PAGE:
If at first it is the children who realize the danger that creeps into their lives, the parents will quickly realize that something is wrong:

  • Strange colored vegetation;
  • Strange insect;
  • Mutant animals …

So many things that will get the better of their sanity, particularly that of the father of a family, alpaca ranchers who objectively could not be better interpreted than by a freewheeling Nicholas Cage in moments of madness.

This film is a real gem, which takes the time to deepen its characters, to install its story and to take us into this cosmic delirium with shimmering colors and monstrous creatures, which will not be without reminding us of the brilliant “The Thing ”by Jhon Carpenter, thanks to some old-fashioned animated models, to scenes of transformations, but also because the threat is invisible there, using its environment to create a physical form giving it all a dimension absolutely terrifying!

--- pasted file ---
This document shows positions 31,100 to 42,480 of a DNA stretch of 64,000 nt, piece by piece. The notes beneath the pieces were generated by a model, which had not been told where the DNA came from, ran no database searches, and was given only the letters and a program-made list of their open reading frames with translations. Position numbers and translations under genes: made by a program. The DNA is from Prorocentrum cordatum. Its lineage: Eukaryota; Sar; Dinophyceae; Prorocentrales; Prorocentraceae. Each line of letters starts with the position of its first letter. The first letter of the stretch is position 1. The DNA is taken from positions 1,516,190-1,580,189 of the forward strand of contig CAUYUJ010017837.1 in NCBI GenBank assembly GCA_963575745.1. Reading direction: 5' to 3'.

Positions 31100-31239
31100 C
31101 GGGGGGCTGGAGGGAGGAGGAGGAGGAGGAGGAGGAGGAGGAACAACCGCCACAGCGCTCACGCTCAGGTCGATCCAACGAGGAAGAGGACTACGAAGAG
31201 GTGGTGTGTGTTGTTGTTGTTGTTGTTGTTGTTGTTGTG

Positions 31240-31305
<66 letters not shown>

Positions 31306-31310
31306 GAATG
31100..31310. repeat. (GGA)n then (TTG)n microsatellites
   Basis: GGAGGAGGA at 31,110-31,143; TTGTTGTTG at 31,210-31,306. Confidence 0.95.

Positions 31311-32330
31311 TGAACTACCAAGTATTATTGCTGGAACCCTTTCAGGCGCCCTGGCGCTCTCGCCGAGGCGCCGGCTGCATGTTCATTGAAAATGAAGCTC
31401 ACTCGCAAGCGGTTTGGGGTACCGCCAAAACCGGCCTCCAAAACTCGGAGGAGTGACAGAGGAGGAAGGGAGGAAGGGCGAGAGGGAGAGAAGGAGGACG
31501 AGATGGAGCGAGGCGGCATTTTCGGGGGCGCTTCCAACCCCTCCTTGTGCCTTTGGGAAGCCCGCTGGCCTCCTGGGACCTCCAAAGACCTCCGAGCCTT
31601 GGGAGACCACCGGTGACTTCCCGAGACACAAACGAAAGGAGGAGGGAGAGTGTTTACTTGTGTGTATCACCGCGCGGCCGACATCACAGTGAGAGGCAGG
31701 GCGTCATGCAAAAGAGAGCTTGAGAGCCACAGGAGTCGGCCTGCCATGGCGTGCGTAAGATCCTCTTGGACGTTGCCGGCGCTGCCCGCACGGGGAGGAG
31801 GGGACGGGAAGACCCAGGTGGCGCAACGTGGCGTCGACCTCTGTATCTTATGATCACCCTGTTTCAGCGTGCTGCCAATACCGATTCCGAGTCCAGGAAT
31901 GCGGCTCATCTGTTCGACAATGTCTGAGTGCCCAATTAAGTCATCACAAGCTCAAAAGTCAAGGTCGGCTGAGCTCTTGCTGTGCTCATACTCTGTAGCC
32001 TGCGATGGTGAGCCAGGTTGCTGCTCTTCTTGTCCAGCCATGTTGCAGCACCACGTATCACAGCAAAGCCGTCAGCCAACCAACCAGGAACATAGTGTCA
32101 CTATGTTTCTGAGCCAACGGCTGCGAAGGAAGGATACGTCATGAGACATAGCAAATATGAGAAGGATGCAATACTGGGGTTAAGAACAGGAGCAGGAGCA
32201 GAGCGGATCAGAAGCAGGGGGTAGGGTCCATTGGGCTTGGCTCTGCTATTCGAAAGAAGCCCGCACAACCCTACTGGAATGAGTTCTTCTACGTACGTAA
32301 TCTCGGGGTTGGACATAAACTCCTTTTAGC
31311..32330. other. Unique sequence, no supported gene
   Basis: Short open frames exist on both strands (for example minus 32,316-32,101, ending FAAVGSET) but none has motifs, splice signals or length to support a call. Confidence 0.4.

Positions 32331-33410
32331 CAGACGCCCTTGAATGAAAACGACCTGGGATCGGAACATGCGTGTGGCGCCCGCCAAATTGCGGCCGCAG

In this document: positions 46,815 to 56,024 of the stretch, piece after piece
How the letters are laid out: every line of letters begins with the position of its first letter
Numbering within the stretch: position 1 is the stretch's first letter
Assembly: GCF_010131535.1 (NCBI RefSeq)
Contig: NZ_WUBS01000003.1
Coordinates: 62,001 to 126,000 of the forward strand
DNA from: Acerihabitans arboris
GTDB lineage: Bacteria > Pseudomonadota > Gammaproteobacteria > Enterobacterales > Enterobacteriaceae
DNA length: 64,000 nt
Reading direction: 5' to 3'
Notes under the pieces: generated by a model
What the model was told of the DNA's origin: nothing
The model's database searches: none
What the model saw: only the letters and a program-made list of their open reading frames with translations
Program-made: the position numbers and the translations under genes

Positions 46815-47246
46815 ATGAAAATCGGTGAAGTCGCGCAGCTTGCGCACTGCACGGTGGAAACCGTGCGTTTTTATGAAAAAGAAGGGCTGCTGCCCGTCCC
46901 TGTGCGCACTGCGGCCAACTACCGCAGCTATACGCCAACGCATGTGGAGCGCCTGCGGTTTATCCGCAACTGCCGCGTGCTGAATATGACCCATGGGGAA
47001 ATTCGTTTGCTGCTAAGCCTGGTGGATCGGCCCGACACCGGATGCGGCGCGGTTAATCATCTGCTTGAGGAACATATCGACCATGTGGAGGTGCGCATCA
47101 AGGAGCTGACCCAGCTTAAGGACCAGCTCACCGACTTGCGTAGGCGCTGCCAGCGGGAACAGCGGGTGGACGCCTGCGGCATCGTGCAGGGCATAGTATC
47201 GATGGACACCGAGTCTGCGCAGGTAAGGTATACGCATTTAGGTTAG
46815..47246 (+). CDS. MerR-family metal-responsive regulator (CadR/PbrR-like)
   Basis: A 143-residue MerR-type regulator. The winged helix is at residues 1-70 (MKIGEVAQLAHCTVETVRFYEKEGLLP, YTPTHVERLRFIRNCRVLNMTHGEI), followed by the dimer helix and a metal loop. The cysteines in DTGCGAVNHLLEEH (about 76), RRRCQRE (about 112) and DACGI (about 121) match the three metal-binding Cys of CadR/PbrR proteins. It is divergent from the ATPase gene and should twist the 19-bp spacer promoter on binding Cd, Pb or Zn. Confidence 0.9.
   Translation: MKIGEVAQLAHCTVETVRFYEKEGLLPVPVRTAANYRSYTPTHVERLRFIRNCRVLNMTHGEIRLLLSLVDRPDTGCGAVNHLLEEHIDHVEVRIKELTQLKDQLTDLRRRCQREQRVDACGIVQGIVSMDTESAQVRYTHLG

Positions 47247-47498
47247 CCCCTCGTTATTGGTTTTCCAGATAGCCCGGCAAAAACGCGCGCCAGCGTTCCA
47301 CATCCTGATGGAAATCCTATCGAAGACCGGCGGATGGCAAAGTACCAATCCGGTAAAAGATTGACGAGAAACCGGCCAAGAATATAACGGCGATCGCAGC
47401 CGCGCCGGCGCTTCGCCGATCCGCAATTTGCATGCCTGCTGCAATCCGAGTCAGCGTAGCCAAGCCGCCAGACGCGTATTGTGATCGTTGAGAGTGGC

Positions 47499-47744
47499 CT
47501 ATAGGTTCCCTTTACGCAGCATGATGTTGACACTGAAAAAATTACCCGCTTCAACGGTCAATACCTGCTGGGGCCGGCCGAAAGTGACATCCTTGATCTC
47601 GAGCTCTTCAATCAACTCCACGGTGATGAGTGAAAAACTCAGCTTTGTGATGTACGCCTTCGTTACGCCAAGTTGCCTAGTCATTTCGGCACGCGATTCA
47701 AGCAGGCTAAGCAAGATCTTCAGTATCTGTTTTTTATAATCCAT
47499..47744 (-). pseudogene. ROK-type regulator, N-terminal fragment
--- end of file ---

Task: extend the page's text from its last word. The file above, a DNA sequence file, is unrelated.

This film is a real success. Bringing Lovecraft’s short story to life was not easy. The odd color that pervaded his surroundings was surely what was most difficult to convey to the screen. By choosing a mix of purple and pink, it creates a hypnotic ambience that perfectly matches what is described in the original story.
Of course, the director takes a few distances by adding certain elements specific to his universe which are perfectly grafted to that of Lovecraft.
The couple’s young daughter, passionate about occult science, uses the formulas of the Necronomicon (a fictional book invented by Lovecraft that some occult enthusiasts believe to be true).